# Machine Learning

In the field of pattern recognition and machine learning, we consider the supervised scenario where we have a labelled training set which we use to learn the parameters of a model that predicts a target vector.

## Problem type inference

We encounter the importance of semantic data types in machine learning right away, as the field distinguishes two kinds of supervised learning tasks. When predicting a finite number of discrete categories, the task is known as classification, and when predicting one or more continuous variables, it is known as regression [bishop2006pattern]. Automatically distinguishing the two might be seen trivial, however, there are ambiguous cases. Values represented by the computer as ‘0’ and ‘1’ could be both binary (a special case of a categorical variable) or continuous (a count). While in theory, we could enforce categories to have a string representation and continuous values integer or float representations, this is not the case with real-world datasets. Often data is stored in plain-text CSV files, where the distinction is lost. Automatically distinguishing between problem type is not merely a mental exercise, it is actively used in AutoML (the process of automatically applying machine learning, not the product).

For an example, see usage of typesets.

## Confidence scores

When classification is used in practice, we often do not want to rely solely on the label prediction and want a measure of certainty that the model is correct. This is especially the case when a decision can have an enormous impact. Consider a medical diagnosis problem where, based on an fMRI scan, we wish to determine whether the patient has cancer. The cost of classifying a non-cancerous scan as cancerous is not as high as vice versa. One method of certainty is to let the model output a confidence score for each prediction, indicating the certainty with which the prediction is taken. A reliable confidence score gives us the option to avoid automatically making decisions on difficult cases. When we can assume that the confidence score is a probability, we can draw from tools provided by probability theory. In this special case, the confidence has to adhere to the rules of probability, such as it should be in the interval [0, 1] and that for samples predicted with 0.8 confidence that should mean that about 80% of these samples belong to the true class. A classifier is said to be well-calibrated when it adheres to these rules.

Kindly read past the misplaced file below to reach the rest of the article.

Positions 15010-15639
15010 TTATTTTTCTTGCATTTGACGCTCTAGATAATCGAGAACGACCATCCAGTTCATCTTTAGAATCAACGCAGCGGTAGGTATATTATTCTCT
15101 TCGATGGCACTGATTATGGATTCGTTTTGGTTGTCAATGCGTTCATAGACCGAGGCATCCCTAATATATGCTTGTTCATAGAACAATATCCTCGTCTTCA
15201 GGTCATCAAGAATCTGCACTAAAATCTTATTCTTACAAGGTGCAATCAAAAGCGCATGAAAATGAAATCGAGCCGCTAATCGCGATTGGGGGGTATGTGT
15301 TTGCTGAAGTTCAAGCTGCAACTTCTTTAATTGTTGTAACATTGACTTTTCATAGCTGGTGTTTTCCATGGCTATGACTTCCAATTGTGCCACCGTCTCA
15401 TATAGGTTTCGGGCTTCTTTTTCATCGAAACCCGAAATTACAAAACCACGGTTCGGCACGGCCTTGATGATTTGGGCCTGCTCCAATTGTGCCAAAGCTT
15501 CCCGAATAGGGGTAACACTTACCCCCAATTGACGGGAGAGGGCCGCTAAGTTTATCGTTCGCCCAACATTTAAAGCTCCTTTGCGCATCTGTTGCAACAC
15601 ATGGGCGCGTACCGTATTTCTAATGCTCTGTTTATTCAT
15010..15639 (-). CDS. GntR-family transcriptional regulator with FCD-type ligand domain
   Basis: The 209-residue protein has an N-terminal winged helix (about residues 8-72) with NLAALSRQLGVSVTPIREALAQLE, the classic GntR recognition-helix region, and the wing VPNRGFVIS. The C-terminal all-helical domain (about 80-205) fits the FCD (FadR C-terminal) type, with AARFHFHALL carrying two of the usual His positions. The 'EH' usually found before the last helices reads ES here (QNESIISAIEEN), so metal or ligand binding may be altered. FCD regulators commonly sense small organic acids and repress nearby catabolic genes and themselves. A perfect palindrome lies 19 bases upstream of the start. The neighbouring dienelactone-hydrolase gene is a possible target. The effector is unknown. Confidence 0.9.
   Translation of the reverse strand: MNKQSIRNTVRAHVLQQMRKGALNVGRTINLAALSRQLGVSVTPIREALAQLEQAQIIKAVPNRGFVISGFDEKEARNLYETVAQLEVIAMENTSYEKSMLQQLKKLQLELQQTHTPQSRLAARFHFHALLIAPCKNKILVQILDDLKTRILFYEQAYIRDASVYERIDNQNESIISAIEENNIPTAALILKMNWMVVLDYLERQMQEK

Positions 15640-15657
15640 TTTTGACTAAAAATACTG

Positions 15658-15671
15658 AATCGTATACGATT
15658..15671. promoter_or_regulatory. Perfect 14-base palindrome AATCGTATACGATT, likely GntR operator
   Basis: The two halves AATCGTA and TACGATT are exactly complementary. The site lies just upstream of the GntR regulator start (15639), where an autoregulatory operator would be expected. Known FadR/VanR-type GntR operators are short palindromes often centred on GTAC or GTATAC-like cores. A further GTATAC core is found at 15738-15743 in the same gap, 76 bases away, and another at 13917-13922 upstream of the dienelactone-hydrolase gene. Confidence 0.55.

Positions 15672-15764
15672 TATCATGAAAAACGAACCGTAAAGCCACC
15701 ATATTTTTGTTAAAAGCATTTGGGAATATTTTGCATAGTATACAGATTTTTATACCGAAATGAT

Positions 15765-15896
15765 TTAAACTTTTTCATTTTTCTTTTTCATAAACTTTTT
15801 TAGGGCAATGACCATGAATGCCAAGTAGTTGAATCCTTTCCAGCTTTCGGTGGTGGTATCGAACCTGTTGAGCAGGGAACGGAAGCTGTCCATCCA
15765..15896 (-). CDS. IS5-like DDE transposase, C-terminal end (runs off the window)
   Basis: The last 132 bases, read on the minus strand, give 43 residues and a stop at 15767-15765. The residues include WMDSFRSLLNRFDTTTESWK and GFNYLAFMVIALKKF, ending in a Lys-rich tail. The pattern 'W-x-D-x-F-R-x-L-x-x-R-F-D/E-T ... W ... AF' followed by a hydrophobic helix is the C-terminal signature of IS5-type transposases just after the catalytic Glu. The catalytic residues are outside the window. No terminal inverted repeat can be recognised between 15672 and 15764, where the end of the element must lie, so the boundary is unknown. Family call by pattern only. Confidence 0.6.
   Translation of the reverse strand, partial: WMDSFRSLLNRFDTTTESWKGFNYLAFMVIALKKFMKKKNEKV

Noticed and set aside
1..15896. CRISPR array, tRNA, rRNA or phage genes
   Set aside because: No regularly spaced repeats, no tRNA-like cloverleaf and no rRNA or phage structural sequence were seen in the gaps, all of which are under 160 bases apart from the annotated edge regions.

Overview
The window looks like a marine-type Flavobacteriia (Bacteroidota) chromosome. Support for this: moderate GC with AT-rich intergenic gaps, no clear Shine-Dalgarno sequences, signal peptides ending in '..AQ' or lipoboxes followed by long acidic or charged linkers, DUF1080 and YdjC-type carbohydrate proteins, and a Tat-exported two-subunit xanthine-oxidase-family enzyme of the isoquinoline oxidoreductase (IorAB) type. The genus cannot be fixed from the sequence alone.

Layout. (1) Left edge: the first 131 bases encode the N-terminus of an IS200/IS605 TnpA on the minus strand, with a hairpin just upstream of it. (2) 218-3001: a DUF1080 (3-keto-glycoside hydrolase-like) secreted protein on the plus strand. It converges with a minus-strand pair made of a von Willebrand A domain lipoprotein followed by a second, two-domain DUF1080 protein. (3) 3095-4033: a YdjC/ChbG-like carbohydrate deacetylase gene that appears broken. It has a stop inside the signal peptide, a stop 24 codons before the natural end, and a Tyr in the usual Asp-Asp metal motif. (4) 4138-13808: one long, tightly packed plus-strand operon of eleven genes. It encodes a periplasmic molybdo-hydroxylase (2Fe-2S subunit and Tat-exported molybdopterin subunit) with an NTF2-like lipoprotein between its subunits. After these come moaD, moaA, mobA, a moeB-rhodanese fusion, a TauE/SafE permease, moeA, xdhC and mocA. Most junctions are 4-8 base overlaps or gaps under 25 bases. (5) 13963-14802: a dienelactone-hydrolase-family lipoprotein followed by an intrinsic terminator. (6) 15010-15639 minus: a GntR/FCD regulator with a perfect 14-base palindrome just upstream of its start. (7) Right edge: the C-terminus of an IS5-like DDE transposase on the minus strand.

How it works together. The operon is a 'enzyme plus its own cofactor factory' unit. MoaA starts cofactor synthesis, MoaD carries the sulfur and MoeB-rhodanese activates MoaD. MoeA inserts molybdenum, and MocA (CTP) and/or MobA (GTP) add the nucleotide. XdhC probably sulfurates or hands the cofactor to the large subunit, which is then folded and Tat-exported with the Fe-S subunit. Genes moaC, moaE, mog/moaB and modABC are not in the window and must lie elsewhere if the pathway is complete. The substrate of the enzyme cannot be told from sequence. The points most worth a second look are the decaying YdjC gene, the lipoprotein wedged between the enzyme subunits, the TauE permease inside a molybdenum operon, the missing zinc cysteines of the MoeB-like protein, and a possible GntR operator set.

Models as Logistic regression return well-calibrated predictions by default, while others return biased scores, such as Random Forest or SVM classifiers. One can perform various analysis to understand how well a classifier is calibrated.

A hierarchical type system such as `visions`

can be used to differentiate between confidence scores and probabilities.
One then could perform specialised types of analysis based on this type.

The *scikit-learn* package provides excellent resources for model calibration 1.
For more background on the relevant aspects of probability and decision theory, we recommend reading [bishop2006pattern], chapter 1.5, p. 38-42.

## Encoding variables

Another case in machine learning where semantic types are relevant is the encoding of variables. There are various ways to encode variables in predictive models that depend on its statistical type. For example, categorical values can be encoded as one-hot or dummy coded, random projection or via learned representations. Ordinals can be encoded as integer (or embedded). Likewise, strategies for filling missing values may also depend on the data type.

## Model profiling

There are plans to implement specific model statistics in the model-profiler package (to be released).
This package will focus on summarization of a model or sets of predictions and will be based on a custom `visions`

typeset.
Relevant statistics encompass error metrics, analysis of residuals and model explainers.

Footnotes